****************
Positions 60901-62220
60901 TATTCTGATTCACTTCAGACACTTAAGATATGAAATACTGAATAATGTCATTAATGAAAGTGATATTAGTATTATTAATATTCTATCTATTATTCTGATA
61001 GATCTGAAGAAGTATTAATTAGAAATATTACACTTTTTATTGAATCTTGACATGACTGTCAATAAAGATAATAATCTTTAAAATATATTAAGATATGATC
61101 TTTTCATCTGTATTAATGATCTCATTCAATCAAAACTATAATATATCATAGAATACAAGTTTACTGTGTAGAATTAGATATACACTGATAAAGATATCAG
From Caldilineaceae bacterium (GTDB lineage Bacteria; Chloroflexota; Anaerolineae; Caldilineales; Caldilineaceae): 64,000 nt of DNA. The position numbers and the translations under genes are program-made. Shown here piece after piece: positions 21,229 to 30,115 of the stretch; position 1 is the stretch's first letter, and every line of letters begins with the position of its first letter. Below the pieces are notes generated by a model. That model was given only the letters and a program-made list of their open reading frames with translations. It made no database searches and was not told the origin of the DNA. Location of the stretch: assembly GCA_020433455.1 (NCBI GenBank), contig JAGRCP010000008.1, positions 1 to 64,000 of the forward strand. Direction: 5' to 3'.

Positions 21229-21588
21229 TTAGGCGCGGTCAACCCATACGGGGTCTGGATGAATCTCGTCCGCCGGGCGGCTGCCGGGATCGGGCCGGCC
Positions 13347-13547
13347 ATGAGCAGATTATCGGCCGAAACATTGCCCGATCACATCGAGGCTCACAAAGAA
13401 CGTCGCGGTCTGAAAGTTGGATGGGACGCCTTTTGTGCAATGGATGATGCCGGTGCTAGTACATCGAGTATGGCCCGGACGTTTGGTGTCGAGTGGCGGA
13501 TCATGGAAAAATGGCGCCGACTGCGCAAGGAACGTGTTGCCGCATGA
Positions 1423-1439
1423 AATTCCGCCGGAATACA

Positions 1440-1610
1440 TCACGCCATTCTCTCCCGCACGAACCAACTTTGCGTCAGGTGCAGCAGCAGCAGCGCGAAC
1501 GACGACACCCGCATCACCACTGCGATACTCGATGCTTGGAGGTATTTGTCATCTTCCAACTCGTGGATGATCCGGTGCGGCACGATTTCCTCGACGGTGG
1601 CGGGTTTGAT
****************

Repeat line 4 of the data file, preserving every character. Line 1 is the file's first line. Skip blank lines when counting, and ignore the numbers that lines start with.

61101 TTTTCATCTGTATTAATGATCTCATTCAATCAAAACTATAATATATCATAGAATACAAGTTTACTGTGTAGAATTAGATATACACTGATAAAGATATCAG